Anyone who has gone through the passing of a loved one, be it close friend or family, knows how much an estate plan, medical directives, and having someone you trust to get you through it really means. Many times estate planning lawyers have yet to go through the kind of sadness and hard decisions that actually face our clients. From personal experience it is one of the hardest things you have to do.
Terri Schiavo’s family court battles were a learning lesson for the entire country on what can happen when people closest to you do not agree on what should be done with your medical care. It had people rushing to take care of things like living wills and end of life decisions. The underlying issue from Ms. Schiavo’s situation was not having the right paperwork in place, but the sadness of her family who needed to let go and who could not. That is the sadness and harsh reality for those of us who hold medical directives for friends and family. My own experience is not unique in this.
Shortly after graduating from law school I went to work with my mentor, Marshall, who was an inspiration to me. I had worked with him and his wife since 1993. They were a second family to me. In 2004, we lost his wife unexpectedly. Afterwards, Marshall had many thoughts about how and who he wanted to take care of his medical decisions if he could not. Part of his decision, Marshall explained to me, was that he loved his son too much to put him in that position. A fear that his son would second guess himself or harbor regrets was paramount to his decision to ask me to do this for him. I advise all my clients to sit down and discuss in detail what they want and how they want these things to happen, and that is what we did. It is invaluable to have that discussion in the back of your mind when you are making decisions. There were many times when I had to think back to the discussion Marshall and I had about what he wanted and what he would want me to do.
Living Wills and medical directives can give more guidance than simply “I don’t want to be in a vegetative state.” Yes, they dictate the kind of care you want and, if you reach a persistent vegetative state, it details how long you want those measures to done. However, a medical directive can be more than that. It can include consulting with trusted doctors and persons, give timelines, direct the kind of care you want B nursing home vs. in-home care, hospice, and many other things. As detailed and in depth a talk as you can have with the person you want to handle your affairs is vital. You have to trust the person you are appointing to be in charge of you to make the decisions you want made regardless of the difficulty of the decision.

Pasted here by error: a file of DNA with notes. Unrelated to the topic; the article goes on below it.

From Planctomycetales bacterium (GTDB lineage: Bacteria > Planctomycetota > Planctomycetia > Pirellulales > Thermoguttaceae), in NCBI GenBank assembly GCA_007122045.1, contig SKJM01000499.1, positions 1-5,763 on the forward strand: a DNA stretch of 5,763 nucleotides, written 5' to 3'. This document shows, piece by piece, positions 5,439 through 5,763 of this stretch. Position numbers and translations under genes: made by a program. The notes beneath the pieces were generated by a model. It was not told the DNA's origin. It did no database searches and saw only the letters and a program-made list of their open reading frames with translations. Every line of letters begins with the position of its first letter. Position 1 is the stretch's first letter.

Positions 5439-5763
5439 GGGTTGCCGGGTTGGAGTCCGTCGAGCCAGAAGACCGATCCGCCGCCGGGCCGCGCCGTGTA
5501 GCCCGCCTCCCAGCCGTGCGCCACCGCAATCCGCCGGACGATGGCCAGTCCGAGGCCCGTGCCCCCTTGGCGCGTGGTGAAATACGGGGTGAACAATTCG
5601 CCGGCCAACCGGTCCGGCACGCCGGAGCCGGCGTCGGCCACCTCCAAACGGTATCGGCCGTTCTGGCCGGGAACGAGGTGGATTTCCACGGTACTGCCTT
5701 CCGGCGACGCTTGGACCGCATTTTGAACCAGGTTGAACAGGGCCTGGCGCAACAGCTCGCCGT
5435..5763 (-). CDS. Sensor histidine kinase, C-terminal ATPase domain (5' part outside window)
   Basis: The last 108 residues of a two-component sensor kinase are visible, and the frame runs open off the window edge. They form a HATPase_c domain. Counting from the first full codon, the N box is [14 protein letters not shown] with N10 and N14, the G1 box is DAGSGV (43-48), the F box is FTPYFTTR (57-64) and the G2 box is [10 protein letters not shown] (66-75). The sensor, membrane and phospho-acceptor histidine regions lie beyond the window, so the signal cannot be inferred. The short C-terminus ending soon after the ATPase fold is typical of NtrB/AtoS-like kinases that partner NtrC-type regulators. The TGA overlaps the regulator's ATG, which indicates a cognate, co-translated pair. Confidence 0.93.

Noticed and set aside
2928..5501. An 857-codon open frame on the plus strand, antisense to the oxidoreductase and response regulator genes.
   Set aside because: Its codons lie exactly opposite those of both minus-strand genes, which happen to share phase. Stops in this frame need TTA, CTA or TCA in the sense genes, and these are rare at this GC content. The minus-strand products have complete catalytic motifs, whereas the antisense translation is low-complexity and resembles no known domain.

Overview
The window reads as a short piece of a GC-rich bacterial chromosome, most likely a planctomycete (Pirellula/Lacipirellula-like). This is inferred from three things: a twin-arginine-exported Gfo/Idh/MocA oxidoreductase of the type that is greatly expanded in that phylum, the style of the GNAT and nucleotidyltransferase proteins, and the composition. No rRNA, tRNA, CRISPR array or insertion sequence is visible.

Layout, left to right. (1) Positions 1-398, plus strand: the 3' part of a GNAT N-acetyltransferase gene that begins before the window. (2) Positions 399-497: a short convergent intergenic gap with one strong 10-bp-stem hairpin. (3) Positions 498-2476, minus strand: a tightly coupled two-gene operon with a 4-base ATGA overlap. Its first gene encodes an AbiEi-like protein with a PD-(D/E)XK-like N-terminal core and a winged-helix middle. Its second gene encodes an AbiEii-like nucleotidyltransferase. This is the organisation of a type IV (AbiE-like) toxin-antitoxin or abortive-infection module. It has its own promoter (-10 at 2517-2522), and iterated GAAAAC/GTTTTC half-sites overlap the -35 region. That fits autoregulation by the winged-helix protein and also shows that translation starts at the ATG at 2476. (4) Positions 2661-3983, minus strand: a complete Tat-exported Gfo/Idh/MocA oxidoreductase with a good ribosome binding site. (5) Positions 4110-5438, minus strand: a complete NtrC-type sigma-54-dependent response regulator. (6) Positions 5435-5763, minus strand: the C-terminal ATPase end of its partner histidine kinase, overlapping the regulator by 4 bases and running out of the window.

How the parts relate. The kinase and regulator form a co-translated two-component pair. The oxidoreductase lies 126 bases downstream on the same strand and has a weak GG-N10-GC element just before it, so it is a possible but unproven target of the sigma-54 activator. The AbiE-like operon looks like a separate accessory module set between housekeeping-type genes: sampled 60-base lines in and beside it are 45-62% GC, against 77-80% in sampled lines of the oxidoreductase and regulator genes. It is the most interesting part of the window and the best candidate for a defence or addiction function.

The decisions for Marshall were not easy. He would be in and out of the hospital in the next couple of years. When he was not able to make decisions, it fell to me. As much as possible I discussed things with his son before deciding what to do. Inevitably there is a point where what you know your loved one wants is not what the physicians recommend. An emergency room doctor told me once to let Marshall pass. He did not know what was ailing Marshall, but told me not to have him treated or diagnosed. There was a terrible conflict within me about this advice.
In the end, it was the living will which helped me most. All medical directives are somewhat flexible and you can add in additional information much of the time. The one thing that Marshall added to his was to speak to a certain doctor he trusted. In the end Marshall was treated and eventually brought home to hospice care. However, that one directive stating to consult his doctor was the saving grace of the evening. It also allowed me to share the burden with someone who was not “in the middle” of things. I encourage all clients to add details such as that to any medical directives they have drawn up.
What I had to do was step back and look at what my heart said and what Marshall had told me he wanted. The biggest question everyone has to face is, “Am I doing this for myself or for my friend/father/mother/etc.”? The discussion we had years before was helpful in determining what should be done. Marshall did not want to pass in a hospital and he did not want to be kept alive with no hope of regaining his life. When he did pass he was at home surrounded by his son, family, and me.
Home hospice and hospice care in general is a blessing to families going through the end of life with loved ones. The care and consideration for the patient and those who love them is phenomenal. Watching someone go through the end of life is overwhelming. The sadness, loss, grief, anger, and many other emotions crowd in and out of a person minute by minute. Hospice and hospice nurses are unique in giving the patient comfort and dignity in their last days which also comforts their loved ones. It gives everyone a chance to say good-bye and express their love.
The person you ask to make these decisions for you is someone you have to trust absolutely. Talking to them about your expectations and desires should not be avoided. If you trust them to make your decisions, you have to communicate to them what you want that to look like. That person is taking on what can sometimes be overwhelming decisions. They have to be strong enough to make the right decisions for you and follow your directions and desires. Having medical directives in place which detail your desires assists doctors in treating you and in advising your designated agent.
Written by June F. Bourrillion, Esq. for http://www.rkymtnlaw.com